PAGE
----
Home > Just One Night (Just One Day #2.5)(3)

Just One Night (Just One Day #2.5)(3)
Author: Gayle Forman

Willem tells Allyson about only just finding out about the letter’s existence last month, trying to track it down, and only yesterday finding out what it said.

“How is that possible?” Allyson asks. “I got the letter back four days ago.”

“You got it back?” Willem asks. “How?”

“When I went to your house. Your old house, in Utrecht.”

Broodje’s place, on Bloemstraat, where he’d spent the dark days following his return from Paris, healing from the beating, from everything, really.

“How did you know to go there?” he asks. “To Bloemstraat.” He hadn’t lived there when they’d met, and he hadn’t given her any contact information. This was something he had regretted.

Allyson is embarrassed now, at the lengths she went through to find him. She doesn’t regret going through them, but she understands how overzealous it might look. In her discomfort, she starts to pull her feet away. But Willem won’t let her. He holds them fast. And this small gesture gives her the courage to tell him. About venturing to Paris. About tracking down Céline. About going to the Hôpital Saint-Louis. About Dr. Robinet and his kindness. The address, which led her back to the house in Utrecht. And to the letter.

“I kept the letter. I actually have it in my backpack.”

She leans over and pulls out a creased envelope. She hands it to Willem. There are generations of addresses here. Tor’s house in Leeds, the original Guerilla Will headquarters (how had she found that?), forwarded to Willem’s former houseboat in Amsterdam, since sold, and forwarded on to Bloemstraat.

“You can read it if you want,” Allyson offers.

“Seems beyond the point,” Willem says. Though that isn’t why he doesn’t want to read it. Tor had instructed someone to email him and tell him what the letter said. He doesn’t have the stomach to read the whole letter in front of Allyson.

But Allyson takes the envelope back, unfolds the letter inside of it, and hands it to him.

Dear Willem:

I’ve been trying to forget about you and our day in Paris for nine months now, but as you can see, it’s not going all that well. I guess more than anything, I want to know, did you just leave? If you did, it’s okay. I mean it’s not, but if I can know the truth, I can get over it. And if you didn’t leave, I don’t know what to say. Except I’m sorry that I did.

I don’t know what your response will be at getting this letter, like a ghost from your past. But no matter what happened, I hope you’re okay.

The letter is not what he thought it would be. Not what Tor suggested it was. It takes Willem a moment to find his voice again, and when he does, he speaks to the Allyson who wrote the letter as much as to the girl sitting here. “I didn’t just leave,” he says. “I’m glad you didn’t forget. And I wasn’t okay.”

“I know that now,” she says. “I think part of me knew it then, too but I wasn’t brave enough to believe it. I was okay that day but I wasn’t okay generally. I am now.”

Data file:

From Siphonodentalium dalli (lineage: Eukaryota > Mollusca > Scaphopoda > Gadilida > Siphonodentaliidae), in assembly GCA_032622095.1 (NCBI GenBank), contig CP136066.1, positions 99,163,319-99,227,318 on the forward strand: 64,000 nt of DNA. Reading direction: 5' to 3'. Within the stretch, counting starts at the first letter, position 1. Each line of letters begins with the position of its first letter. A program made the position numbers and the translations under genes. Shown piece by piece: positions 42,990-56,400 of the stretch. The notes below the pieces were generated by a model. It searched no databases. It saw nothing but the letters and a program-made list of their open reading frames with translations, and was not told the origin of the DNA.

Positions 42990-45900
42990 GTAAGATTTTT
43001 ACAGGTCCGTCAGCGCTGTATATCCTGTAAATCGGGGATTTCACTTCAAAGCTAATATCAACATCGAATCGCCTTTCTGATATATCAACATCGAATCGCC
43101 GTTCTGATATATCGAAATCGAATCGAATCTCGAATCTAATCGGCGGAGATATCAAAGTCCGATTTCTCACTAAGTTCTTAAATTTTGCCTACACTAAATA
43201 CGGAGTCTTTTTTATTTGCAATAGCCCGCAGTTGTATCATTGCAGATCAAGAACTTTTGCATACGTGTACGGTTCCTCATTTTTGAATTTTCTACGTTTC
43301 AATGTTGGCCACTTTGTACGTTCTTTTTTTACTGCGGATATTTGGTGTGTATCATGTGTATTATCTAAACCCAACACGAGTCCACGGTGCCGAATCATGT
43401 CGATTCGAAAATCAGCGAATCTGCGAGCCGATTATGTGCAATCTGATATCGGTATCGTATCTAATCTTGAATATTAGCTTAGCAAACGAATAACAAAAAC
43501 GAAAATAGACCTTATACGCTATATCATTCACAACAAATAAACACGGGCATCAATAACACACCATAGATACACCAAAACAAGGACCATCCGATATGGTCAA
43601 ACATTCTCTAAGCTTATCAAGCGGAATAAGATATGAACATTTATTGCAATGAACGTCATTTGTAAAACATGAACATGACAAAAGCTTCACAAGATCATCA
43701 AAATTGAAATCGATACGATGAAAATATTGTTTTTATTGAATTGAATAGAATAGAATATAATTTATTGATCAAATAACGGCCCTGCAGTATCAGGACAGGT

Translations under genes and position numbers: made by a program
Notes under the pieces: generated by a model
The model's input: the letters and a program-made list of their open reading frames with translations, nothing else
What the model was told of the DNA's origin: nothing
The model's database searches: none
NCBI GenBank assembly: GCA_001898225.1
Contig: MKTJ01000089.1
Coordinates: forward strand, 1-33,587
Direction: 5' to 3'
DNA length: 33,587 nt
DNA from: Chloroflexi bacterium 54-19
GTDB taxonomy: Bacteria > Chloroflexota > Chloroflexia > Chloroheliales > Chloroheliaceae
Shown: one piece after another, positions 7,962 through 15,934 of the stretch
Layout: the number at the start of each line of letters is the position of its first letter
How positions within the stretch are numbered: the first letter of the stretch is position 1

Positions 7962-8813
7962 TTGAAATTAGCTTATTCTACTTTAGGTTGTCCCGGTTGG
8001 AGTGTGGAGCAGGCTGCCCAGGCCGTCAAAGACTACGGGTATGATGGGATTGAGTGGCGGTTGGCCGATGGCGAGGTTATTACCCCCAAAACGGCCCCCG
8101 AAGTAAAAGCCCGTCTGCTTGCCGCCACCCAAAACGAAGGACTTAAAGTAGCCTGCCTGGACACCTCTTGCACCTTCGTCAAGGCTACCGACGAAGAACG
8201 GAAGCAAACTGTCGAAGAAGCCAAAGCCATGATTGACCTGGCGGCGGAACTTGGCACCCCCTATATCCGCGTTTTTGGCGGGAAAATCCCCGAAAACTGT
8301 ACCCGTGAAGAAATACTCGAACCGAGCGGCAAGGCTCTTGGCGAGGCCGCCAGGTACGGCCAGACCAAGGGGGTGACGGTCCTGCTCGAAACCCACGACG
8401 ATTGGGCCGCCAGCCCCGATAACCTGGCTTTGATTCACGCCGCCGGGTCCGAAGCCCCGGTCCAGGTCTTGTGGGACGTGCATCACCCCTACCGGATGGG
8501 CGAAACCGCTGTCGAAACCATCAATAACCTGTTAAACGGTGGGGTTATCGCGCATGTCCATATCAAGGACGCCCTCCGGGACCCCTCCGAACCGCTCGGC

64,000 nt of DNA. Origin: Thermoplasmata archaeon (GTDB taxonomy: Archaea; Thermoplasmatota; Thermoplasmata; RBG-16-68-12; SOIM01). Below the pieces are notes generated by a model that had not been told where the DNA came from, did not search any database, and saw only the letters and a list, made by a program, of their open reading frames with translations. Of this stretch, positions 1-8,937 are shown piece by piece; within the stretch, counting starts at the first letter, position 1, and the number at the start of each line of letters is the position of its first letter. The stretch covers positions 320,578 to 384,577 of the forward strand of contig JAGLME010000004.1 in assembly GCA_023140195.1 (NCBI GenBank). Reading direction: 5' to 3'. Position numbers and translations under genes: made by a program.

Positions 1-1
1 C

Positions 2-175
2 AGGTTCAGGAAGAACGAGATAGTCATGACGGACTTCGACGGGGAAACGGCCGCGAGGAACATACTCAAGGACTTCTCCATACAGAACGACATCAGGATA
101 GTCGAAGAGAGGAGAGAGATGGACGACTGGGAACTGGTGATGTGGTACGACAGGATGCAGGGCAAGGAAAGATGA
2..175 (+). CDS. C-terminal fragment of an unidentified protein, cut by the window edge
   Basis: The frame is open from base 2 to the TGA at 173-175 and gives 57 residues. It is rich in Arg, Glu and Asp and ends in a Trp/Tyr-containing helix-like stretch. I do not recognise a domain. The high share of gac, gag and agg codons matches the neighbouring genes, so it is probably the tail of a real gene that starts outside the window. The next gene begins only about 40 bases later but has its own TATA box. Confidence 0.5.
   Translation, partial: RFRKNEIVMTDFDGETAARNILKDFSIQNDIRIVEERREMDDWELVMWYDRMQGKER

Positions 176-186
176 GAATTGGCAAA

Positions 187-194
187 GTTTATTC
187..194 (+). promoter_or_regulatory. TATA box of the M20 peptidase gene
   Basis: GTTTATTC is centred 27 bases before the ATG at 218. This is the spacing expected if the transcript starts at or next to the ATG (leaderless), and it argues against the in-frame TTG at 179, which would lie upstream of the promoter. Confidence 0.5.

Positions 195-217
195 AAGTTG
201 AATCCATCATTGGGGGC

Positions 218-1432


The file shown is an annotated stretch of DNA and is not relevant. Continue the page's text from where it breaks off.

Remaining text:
Willem folds the letter, carefully, like it is sacred text. “I am, too.”

He hands the letter back to Allyson. She shakes her head. “I wrote it to you.”

He knows exactly where he will keep it. With the photo of him and Yael and Bram from his eighteenth birthday. With the photo of Saba and Saba’s sister, Willem’s great aunt Olga, who, like this letter, he only recently discovered had existed. This letter from Allyson will join the important things, thought lost, now found.

“I still don’t understand,” Willem says. “I went to the house on Bloemstraat last month and the letter wasn’t there.”

“That’s weird,” Allyson says. “Saskia and Anamiek never mentioned seeing you.”

“Who are they?” Willem asks.

“They live there.”

“Ahh. Well, I didn’t meet them. I let myself in with my key.”

Allyson laughs. “That explains it. They didn’t know you, either, though they knew of you. And also . . .” She pauses and then forces herself to finish. “Ana Lucia.”

“Ana Lucia?” Willem asks. He has not thought much about her since their spectacular blowout before Christmas last year. “What about Ana Lucia?”

“I met her.”

“You met Ana Lucia?”

Allyson remembers the girl’s fury. Another student at Ana Lucia’s college had told Allyson that Willem had been cheating on Ana Lucia with a French girl all along. When she’d heard that, it had seemed to confirm everything bad Allyson suspected about him.

“How did that go? Willem asks.

“Well, she didn’t punch me.”

Willem winces. “She wasn’t so happy to see you,” he says.

“I didn’t get it. I’d never even met her before.”

“You have. A bit.”

Allyson shakes her head. “No. I think I’d remember.”

“In Paris. In the Latin Quarter.”

Allyson’s mind spins and lands on the carousel of postcards that she had pretended to look at while Willem chatted with some girls he’d known from home. Ana Lucia was one of them?

“But why would she hate me?” Allyson asks, remembering her own jealousy at any girl Willem seemed vaguely interested in. But jealousy was one thing. Ana Lucia had literally thrown Allyson out of her dorm room.

“Because she caught me buying the airplane tickets to find you.”

Airplane tickets? Find me where? Allyson mind scrambles to incorporate this new information. It still doesn’t make sense. Willem had gone to Spain to meet the French girl he’d been cheating on Ana Lucia with. Allyson had suspected it was Céline, even though Céline had told Allyson she had not seen Willem since the day he was with Allyson in Paris. At the time, Allyson had believed her.

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